Analysis: Russia and QAnon have the same false conspiracy theory about Ukraine

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A new conspiracy theory has become popular among some of the online communities that formed around QAnon – one simultaneously being promoted by the Kremlin as a justification for its invasion of Ukraine. The false claim: the United States is developing bioweapons in Ukraine and Vladimir Putin has stepped in to save the day and destroy the weapons.

QAnon’s core prophecy has always been that there is a “plan” and that former President Donald Trump will rid the world of an evil cabal, culminating in the unmasking, imprisonment or even execution of cabal members. But that prophecy dates back to when Trump was actually president – now that he’s not, believers have been convincing themselves there is evidence that the plan is still very much in place, maybe even more so than ever before. In the Kremlin’s disinformation, some have seen that hope.

There are US-funded biolabs in Ukraine, that much is true. But they are not building bioweapons. Actually, it’s the opposite: Part of the reason for their creation was to secure old Soviet weapons left behind in the former Soviet republics. The State Department has described the claims as nonsense – and the US and Ukrainian governments have repeatedly, and for years now, tried to bat down conspiracy theories about the labs and spoken about the work that is actually being done in them

Russia’s falsehoods about labs like this have not been limited to Ukraine. Similar claims were made about a lab in Tbilisi, Georgia; those were proven false. Dr. Filippa Lentzos, co-director of the Centre for Science & Security Studies at King’s College London, visited the lab along with other experts and debunked the Russian claims. She told CNN the Russians are spreading the same lies about labs in Ukraine.

There is a disinformation machine at work here.

It goes a bit like this. The Russian government makes suggestive statements, leaving breadcrumbs that are dutifully repeated by official Russian state media – and then, increasingly importantly, by dozens of faceless websites (some of which the US has alleged are tied to Russian intelligence). Social media accounts push the idea further, build on it, make it more fantastical – and those more fantastical claims eventually end up getting picked up by official Russian media and the cycle begins again.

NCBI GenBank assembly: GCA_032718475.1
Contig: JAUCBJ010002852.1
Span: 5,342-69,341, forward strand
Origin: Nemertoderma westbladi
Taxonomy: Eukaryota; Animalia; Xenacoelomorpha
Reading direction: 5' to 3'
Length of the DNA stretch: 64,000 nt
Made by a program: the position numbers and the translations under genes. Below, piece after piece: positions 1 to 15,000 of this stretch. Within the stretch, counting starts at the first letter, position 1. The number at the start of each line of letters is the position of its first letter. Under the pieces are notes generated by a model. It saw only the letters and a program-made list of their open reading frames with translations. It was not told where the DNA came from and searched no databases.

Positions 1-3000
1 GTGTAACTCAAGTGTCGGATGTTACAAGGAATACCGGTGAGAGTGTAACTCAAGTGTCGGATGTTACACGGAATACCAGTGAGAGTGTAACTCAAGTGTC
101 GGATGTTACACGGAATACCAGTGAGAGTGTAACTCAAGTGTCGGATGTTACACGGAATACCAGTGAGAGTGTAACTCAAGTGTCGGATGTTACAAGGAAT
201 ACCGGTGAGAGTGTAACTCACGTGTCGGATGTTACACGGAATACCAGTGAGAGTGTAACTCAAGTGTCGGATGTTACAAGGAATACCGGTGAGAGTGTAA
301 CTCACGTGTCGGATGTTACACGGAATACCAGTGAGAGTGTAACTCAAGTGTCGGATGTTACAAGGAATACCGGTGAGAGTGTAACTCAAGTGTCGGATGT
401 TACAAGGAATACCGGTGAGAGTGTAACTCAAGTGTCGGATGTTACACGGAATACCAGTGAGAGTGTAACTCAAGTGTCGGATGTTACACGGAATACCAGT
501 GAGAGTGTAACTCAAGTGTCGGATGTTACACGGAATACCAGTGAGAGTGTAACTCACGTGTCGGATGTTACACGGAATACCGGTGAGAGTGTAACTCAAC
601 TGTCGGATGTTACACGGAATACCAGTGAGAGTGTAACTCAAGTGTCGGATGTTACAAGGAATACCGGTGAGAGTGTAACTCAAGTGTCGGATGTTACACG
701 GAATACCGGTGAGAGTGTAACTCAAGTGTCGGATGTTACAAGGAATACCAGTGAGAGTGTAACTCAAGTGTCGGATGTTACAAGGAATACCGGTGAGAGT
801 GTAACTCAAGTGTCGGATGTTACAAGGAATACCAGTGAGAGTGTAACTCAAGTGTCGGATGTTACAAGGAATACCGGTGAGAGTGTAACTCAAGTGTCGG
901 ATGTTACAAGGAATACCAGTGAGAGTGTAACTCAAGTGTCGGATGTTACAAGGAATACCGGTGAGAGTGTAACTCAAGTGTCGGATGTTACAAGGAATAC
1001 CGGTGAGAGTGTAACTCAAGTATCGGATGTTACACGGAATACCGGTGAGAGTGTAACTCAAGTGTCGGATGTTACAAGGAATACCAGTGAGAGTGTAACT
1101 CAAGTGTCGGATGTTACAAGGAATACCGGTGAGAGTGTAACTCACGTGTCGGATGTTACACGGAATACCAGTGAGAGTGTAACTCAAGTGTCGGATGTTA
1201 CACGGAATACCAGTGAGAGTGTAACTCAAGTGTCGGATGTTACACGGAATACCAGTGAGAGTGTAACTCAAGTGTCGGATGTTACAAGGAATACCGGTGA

Russia has been pushing various bits of disinformation about the US and biological weapons since the Cold War – infamously publicizing, for instance, the false idea that the US manufactured the HIV/AIDS virus.

Matt Field, an editor with the Bulletin of the Atomic Sciences, told CNN disinformation about US-supported bio-labs seems to peak when Russia finds itself under increased international scrutiny – the allegations about the Tbilisi lab, for instance, bubbled up in 2018 amid the international scandal after Russia was found to have poisoned Sergei and Yulia Skripal in Salisbury, England.

The methods used to spread this kind of disinformation are not new, either. Former KGB agents have said the KGB would plant stories in obscure or small publications in foreign countries and then those stories would be cited as sources in official Russian media.

That process can happen a lot more easily today. Instead of having to go to the trouble of convincing an editor at a newspaper to publish disinformation, Russia can push it out on seemingly independent websites that present themselves as news outlets but are no more than Kremlin cut-outs. The US government has identified websites working in tandem with Russia’s FSB security service.

Russia still plants stories in real outlets too – for example, in 2017 the leftwing US magazine Counterpunch detailed how it had been duped into running articles under the byline “Alice Donovan,” which the US government later confirmed was a fake identity run by GRU Russian military intelligence.

Russia does not necessarily need to push its disinformation to QAnon adherents, because the two have enough shared interests. Today, many Americans find themselves in online groups and following accounts that mobilized around QAnon – there, Russian disinformation is sometimes embraced with enthusiasm.

On an American QAnon online radio show broadcast Monday, one host read verbatim from Russian state media reports about biolabs.

Over on the show’s online discussion forum a person who had intentionally misspelled the word “Patriot” so it would include the letter “Q” wrote, “I had a hunch that these bastards were getting ready to release another bio weapon and we needed SOMEONE to put a stop to it. Putin stepped up. IMO this was part of his deal with DJT.”

“A central element of conspiracy theory belief systems is the constant refining of narratives and reactions to wider events to support the grand narrative,” Ciaran O’Connor, a researcher with the Institute for Strategic Dialogue, a think tank that analyses disinformation, told CNN.

Journalists and government officials have been trying to debunk the falsehoods and spread the truth. Big Tech companies have been trying to stop the conspiracy theory’s spread on their platforms, too. But those measures have thus far been no match for the power of belief and the sustained campaign to promote this theory.

On Tuesday, a Chinese Foreign Ministry spokesman helped the Russian effort, making his own suggestion that the US was up to something nefarious at labs in Ukraine. The same official in 2020 promoted the idea that the US military brought Covid-19 to China.